Movie critics have been releasing their end-of-year top ten lists and mine, like many others, includes three films that feature one of Hollywood’s finest actors, Michael Stuhlbarg. In “The Post” he plays New York Times Executive Editor Abe Rosenthal, friend and rival of Washington Post publisher Katharine Graham, played by Meryl Streep. In “The Shape of Water,” he plays a scientist at a top-secret government lab who is hiding a secret of his own. And in “Call Me By Your Name” he plays a professor deeply imbued with culture and learning spending the summer with his family in Northern Italy. The wise, compassionate speech he makes to comfort his heartbroken son is one of the most moving scenes ever filmed.
I once had the privilege of interviewing Stuhlbarg. The movie we were talking about was “A Serious Man,” written and directed by the Coen brothers, where he played a professor of physics. In one scene set in a classroom he covers the blackboard with equations, writing so quickly that I assumed it was a camera trick until the shot opened up and it was clear that it was him and he really was writing all of the numbers and Greek letters as though he had been doing it all his life. I asked him about it and his answer was simple, straightforward, and very meaningful. He said that the character would have been able to write all of the equations very fluidly and he wanted to make it look as though he was completely familiar and at ease, and so every night he just wrote them and wrote them and wrote them over and over until it was completely natural.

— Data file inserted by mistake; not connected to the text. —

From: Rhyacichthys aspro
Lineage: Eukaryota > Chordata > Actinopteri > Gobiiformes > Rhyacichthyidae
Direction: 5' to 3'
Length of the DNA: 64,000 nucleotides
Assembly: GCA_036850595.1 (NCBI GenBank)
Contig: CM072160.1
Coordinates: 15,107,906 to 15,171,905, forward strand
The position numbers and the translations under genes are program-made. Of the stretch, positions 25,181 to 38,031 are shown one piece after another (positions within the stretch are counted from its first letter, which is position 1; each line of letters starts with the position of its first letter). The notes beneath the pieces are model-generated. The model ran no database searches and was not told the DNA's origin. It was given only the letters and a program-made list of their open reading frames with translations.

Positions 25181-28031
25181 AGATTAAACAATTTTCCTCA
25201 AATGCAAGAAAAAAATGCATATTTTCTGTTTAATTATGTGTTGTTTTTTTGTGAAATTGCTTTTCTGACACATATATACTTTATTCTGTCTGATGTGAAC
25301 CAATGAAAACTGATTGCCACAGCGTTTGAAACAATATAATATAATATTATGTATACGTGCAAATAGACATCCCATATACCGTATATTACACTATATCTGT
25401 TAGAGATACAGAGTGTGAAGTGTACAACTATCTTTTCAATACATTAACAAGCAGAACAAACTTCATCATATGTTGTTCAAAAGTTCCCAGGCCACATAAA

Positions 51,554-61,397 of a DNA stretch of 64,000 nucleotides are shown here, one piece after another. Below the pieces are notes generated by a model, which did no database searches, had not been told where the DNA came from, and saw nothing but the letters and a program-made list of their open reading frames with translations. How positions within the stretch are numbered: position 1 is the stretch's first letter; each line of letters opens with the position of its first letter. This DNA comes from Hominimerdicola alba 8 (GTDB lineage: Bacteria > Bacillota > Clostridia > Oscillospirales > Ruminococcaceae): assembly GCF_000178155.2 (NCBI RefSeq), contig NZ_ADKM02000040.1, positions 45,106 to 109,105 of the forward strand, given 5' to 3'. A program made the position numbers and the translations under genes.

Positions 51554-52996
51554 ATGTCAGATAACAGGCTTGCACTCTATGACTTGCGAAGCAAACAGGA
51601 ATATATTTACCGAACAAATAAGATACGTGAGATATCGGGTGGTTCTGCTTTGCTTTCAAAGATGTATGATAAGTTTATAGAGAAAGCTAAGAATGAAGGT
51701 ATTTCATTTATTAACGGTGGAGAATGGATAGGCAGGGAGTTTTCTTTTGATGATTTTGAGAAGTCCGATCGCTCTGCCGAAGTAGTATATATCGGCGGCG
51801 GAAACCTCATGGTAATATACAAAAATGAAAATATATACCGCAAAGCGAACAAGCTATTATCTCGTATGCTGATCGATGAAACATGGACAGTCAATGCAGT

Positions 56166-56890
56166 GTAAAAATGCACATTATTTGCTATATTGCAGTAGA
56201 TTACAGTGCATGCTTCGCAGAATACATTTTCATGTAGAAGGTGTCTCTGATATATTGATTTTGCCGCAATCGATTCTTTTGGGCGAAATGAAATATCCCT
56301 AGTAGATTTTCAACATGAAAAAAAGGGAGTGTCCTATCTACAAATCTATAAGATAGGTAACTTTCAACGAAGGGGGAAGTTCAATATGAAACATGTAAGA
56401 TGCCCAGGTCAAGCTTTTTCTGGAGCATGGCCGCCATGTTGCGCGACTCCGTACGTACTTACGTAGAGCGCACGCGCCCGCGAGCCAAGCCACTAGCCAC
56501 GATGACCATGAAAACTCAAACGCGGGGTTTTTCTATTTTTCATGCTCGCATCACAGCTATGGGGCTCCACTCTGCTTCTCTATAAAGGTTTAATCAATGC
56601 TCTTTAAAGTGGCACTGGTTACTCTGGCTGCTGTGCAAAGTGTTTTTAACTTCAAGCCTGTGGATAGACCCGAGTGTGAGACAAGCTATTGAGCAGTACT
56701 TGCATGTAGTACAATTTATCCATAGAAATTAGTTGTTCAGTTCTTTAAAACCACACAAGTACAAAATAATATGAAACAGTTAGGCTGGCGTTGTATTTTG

Stuhlbarg is an immensely talented actor who brings enormous depth to every role. I highly recommend taking a look at “Men in Black 3” to see his gem of a performance as an ineffably sweet alien with extraordinary powers of perception and “Steve Jobs,” where he plays a frustrated computer scientist who finally speaks up to his demanding boss. He is also outstanding in “Trumbo” as Edward G. Robinson, a sophisticated art collector who played tough guys in movies and as actual tough guy Arnold Rothstein in “Boardwalk Empire.”
Stuhlbarg will return to Italy in the upcoming “Gore,” playing the longtime partner of writer and enfant terrible Gore Vidal. I am looking forward to it.